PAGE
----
The likes of Austrian Daniel Royer and Danish defender Kian Hansen, purchased from Nantes and Austria Wien respectively, are further prime case studies for analytics-influenced signings, high-quality relatively unknown players at affordable prices.
Irrespective of their performance, one thing is for certain, Sparv, Royer and Hansen won’t be the last.
When Southampton were drawn against Midtjylland in the first playoff round of the Europa League in August, giddy Saints fans no doubt envisaged two straight-forward ties before preparing themselves for future European away days to fill their autumn.
However, buoyed by a much-deserved 1-1 draw away at St Mary’s, Midtjylland secured their place in the Europa League main draw by disposing of Southampton, winning 1-0 at home for a 2-1 aggregate victory. Ronald Koeman’s men are testament to the fact that you underestimate Midtjylland at your peril.
The same can be said for European football old-timers Club Brugge and Legia Warsaw, as having made it to the Europa League group stages, Midtjylland surprised many to progress to the last-32, finishing runners-up in Group D behind high-flying Napoli. For a club so stat-driven, thier rather meek total of seven points, (the lowest total of any team to progress), a -12 goal difference and a mere six goals scored didn't make for massively positive reading, however Midtjylland qualified and their reward is Manchester United.
Whilst this will be the first time United have faced Midtjylland, those from the Blue side of Manchester will recall close encounters in August 2008 during the Europa League’s previous incarnation, the UEFA Cup.
Whilst the Danes crashed out on penalties, Midtjylland do have pedigree when it comes to winning in Manchester, turning City over 0-1 in the first-leg at the Etihad. Seven years on, Midtjylland like City, are unrecognisable from those days.
Roll on February 18th
It remains to be seen how seriously Manchester United treat the unfairly maligned Europa League. Forced to reset the Sat Nav, United’s troublesome road to Lisbon has becoming the road to Basle, with the first port of call being the Jutland peninsula of Denmark.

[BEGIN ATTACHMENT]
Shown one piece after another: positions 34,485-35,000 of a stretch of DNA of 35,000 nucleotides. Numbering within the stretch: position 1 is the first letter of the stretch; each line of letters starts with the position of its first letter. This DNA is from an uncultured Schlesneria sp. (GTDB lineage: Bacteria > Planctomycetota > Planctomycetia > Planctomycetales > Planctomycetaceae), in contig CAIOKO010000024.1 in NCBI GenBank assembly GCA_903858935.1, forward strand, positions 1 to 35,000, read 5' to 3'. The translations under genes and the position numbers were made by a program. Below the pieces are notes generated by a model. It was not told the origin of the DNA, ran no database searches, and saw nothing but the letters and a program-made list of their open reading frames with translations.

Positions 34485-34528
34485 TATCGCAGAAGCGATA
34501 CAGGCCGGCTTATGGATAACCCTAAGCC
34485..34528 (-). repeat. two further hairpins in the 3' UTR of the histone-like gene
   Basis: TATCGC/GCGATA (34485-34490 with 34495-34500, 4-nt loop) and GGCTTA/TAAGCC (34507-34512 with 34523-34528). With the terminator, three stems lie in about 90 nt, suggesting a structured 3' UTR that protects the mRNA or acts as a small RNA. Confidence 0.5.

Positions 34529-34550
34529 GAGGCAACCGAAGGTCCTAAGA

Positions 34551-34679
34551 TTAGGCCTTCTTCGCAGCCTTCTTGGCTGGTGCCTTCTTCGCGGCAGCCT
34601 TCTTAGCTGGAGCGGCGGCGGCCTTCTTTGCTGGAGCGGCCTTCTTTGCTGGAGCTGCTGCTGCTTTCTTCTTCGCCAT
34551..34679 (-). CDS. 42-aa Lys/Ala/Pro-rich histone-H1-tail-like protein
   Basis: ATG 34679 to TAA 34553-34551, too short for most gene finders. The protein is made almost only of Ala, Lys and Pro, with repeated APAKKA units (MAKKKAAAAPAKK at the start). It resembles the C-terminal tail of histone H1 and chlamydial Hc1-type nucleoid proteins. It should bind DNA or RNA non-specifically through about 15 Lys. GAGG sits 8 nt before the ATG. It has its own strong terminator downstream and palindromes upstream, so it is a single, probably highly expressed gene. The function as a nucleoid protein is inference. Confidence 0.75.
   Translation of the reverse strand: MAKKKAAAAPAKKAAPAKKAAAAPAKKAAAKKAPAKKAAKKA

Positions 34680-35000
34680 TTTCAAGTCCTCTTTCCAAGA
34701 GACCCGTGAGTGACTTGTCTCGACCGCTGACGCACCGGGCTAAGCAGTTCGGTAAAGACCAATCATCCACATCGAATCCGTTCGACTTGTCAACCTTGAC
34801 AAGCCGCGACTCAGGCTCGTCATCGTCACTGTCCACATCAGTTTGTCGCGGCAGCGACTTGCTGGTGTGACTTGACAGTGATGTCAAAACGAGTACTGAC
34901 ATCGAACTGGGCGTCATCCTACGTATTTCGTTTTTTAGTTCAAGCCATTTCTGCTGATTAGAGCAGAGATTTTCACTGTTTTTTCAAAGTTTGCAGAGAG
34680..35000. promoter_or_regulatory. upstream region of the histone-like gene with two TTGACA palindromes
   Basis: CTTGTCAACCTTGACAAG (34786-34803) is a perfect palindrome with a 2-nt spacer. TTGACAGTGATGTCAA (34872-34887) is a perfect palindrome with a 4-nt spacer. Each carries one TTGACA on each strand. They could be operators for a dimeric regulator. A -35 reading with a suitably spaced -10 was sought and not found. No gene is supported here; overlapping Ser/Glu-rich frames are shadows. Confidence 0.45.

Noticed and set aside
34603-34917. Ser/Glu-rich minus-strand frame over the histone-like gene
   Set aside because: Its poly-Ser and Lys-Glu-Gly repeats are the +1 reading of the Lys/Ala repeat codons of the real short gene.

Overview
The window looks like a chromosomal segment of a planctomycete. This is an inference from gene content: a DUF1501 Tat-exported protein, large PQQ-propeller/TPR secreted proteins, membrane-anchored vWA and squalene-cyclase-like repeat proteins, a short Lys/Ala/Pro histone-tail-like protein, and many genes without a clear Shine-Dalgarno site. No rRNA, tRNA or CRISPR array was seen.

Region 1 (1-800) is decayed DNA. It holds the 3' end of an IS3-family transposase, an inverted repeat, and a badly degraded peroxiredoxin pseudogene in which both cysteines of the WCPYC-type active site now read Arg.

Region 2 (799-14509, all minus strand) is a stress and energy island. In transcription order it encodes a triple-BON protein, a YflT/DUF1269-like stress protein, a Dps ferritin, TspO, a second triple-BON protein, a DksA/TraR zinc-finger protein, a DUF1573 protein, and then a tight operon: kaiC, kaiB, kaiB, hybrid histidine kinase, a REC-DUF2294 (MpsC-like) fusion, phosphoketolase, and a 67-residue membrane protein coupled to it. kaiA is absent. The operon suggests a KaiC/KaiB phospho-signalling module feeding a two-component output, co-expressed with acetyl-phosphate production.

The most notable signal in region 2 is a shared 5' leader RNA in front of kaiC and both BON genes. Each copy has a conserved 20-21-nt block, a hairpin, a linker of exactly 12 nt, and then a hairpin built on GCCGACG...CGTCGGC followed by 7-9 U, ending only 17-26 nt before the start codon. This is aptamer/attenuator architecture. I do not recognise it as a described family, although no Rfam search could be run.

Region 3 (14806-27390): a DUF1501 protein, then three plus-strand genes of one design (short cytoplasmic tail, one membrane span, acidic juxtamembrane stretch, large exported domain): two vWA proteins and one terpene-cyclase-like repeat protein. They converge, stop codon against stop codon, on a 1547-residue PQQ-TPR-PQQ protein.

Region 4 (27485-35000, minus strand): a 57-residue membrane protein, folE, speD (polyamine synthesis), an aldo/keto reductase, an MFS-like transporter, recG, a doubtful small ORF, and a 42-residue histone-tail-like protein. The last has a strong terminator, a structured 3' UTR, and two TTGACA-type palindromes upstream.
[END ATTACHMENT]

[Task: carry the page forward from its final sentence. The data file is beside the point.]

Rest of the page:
With the first leg taking place on Thursday February 18th, shortly after Valentine’s Day, will United treat the Europa League as a brief Thursday night fling, or a rebound with heightened desire?
A far cry from Old Trafford, when the time arrives for Midtjylland to welcome LVG and Co. to the 11,800 capacity MCH Arena, even the stubborn Dutchman would be wise to take on-board some words of advice regarding the analytical approach that has seen FC Midtjylland thrive, an approach not foreign to some Premier League teams, including the likes of Liverpool under owner John Henry and Aston Villa.
It remains to be seen whether others in England will follow.
United’s domestic position will surely dictate how serious Van Gaal’s men take the Europa League. Should the Premier League title race and top-four chase remain as open as currently, the Reds’ eyes will be firmly on duty on home soil. This should add fuel to the fire that FC Midtjylland stand as good a chance as any to run United close, especially when you take into account United’s dreadful form of late.
Following Monday’s draw, having had time a few minutes to digest the daunting yet exciting outcome, Midtjylland’s Chairman Rasmus Ankersen, also Brentford Co- Director, told BT Sport: “Obviously we beat an English team already this season with Southampton, so here’s another big challenge for us and we are ready to take it on.”
Already the furthest they’ve ever progressed in European competition, Ankersen added: “We are a small club with a small budget and we can’t win by outspending the competition, so we have to outthink them. That’s why we have been successful competing at this stage so far in the Europa League.
"We will take up the challenge. If we can beat Southampton, we have a chance of beating Manchester United. They (Midtjylland) deserved to win against Southampton. That gives them the belief that they can do it again, so it’s going to be a great experience for us.”
In an age where envy, hatred and ridicule of rival teams is sadly commonplace, in FC Midtjylland, here are a team with lofty aspirations that you can’t help but feel obliged to root for. Surely only a matter of time before they rival Lego and Carlsberg as one of Denmark’s favourite exports, come February, odds are a high percentage will be tuning in, eagerly anticipating this intriguing European contest.